The Dogon carve wonderful animals heads out of wood and perform ritual dances. The dancing sticks curiously turn up in Native American cultures. Although it is believed by Native Americans that their ancestors travelled eastwards from Central Asia across the Bering straights. Shamanism continues to be practiced in both central Asia and amongst native Americans and Mexicans.
The use of spurs predates the stirrup. The Celts of the La Tène culture of the Late Iron Age used spurs. Xenophon mentions spurs and they were used by the Greeks and by the Tuarags around 1350, but interestingly stirrups were not employed. Spurs were found in the Merovingian tombs 7th – 8th century.
Fred Archer the great Victorian jockey who committed suicide, rode in spurs that looked innoxious enough until pressure was put on them and they released a sprung spike, which went into the horse’s side. It would have been common to see a horse finish its race with blood mingled with sweat.
From the very earliest times animals and horses were kept by farmers in barns built on to the side of the farmhouses. Often a wooden slatted wall was the only division between humans and animals. The animals provided warmth.
In Great Britain there is much evidence from 14th and 15th century farmhouses that close proximity of animals to the home was normal. In Switzerland the living quarters were above the biers that housed the sheep and cattle. The importance of horses afforded them quite comfortable and sophisticated stalls within the walls of castles and country houses. As horses were used all the time the stall was adequate. Most were slightly sloping to drain the urine and were cobbled.
In the early 19th Century J.R. Scott Esq., of Cheltenham built a circular stable block with loose boxes and specially designed domes that let in the light. He said that horses could happily spend the entire winter in there without going outside for exercise, such was the space and comfort provided. Stables in Victorian Britain were generally well drained and cobbled with small slate coloured tiles. There were so many working horses in London that some were built in two or more stories. The last of these were in the Camden area of London. The old Victorian Veterinary hospital in ‘The Colonade’ is preserved. It is just the other side of the road from Queen’s Square in London.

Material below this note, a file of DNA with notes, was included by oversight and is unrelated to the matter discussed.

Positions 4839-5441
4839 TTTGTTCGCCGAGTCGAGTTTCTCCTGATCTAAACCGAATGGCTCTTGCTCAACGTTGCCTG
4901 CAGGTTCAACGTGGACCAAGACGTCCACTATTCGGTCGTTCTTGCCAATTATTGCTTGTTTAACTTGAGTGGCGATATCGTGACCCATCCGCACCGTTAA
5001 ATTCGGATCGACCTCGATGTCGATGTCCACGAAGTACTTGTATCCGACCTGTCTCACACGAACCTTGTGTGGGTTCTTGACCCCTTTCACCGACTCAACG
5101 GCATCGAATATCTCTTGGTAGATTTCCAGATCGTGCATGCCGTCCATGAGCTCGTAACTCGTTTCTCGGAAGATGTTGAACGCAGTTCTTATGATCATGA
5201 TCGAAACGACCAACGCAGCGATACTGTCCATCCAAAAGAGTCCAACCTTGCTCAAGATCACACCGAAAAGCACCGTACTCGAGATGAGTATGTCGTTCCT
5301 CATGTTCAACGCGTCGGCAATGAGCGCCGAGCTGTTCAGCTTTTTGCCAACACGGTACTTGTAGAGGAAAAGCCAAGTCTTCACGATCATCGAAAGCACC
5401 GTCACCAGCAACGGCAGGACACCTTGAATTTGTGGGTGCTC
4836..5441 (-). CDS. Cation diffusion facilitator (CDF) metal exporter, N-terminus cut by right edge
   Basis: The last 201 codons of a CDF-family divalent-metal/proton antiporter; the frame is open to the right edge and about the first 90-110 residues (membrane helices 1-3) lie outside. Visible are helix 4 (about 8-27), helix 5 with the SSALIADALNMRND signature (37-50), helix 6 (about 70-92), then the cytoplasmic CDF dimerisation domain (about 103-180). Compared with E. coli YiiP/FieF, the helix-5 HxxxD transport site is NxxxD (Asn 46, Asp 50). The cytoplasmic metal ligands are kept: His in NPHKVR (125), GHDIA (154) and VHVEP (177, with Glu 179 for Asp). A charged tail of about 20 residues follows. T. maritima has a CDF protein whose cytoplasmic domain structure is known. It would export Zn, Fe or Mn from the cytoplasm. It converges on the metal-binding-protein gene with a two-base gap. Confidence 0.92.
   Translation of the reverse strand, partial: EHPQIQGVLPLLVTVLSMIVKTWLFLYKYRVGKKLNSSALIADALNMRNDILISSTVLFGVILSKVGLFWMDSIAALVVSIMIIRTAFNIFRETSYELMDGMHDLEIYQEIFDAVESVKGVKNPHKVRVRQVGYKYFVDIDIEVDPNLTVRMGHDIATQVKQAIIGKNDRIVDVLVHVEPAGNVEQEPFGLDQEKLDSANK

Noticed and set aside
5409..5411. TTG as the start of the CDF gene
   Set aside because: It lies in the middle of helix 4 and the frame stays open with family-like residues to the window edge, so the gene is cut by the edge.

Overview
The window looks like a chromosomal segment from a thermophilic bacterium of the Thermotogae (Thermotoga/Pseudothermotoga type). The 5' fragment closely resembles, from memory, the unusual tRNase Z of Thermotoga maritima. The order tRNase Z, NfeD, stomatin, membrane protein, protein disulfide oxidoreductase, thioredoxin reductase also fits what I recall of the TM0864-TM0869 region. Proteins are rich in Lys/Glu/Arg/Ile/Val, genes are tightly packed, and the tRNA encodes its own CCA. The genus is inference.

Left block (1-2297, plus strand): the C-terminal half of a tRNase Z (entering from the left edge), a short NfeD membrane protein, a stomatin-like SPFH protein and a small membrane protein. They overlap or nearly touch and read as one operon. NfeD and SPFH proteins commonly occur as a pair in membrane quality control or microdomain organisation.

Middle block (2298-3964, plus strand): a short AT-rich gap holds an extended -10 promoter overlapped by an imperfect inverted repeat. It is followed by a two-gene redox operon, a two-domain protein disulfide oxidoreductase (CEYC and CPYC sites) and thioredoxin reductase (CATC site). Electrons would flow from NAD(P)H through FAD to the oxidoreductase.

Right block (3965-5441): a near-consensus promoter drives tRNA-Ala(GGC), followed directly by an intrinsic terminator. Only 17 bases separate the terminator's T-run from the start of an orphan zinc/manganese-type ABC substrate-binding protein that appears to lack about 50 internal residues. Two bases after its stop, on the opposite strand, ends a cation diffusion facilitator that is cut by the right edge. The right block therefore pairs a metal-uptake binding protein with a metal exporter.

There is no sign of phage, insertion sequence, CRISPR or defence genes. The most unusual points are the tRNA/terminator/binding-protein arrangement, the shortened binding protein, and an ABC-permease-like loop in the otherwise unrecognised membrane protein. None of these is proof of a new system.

The first record of a foot-rest is no earlier than 100 AD. It is possible that the Scythians, nomadic horsemen of the Steppes mentioned by Herodotus (484 BC) were the first horsemen to experiment with a form of foot support.
The origin of the word may be Stige-rap, stigan means to mount and rap is rope. A mounting rope. By the eighth century the stirrup was in use in Central Europe. (Juliet Clutton-Brock, (‘HORSE POWER’) So from evidence available today it would seem that the stirrup and iron were invented about the 5th or 6th century AD in China or Chinese Turkestan and did not appear in India until the 10th century AD. It would appear that the stirrup and the horseshoe are the last bits of the equestrian jigsaw finally bringing the way we manage horses into the modern era.
Whips fall into three categories, the short hand held, such as the huntsman’s whip with the bone head and long tom for calling hounds, racing and riding sticks. Next, the dressage whips as they are longer than the hunting whips. Then the carriage whips, circus whips and lunging whips. Whips can be quite beautifully made with leather woven and topped with silver head pieces. There was a great art of whip making and we hope to find some.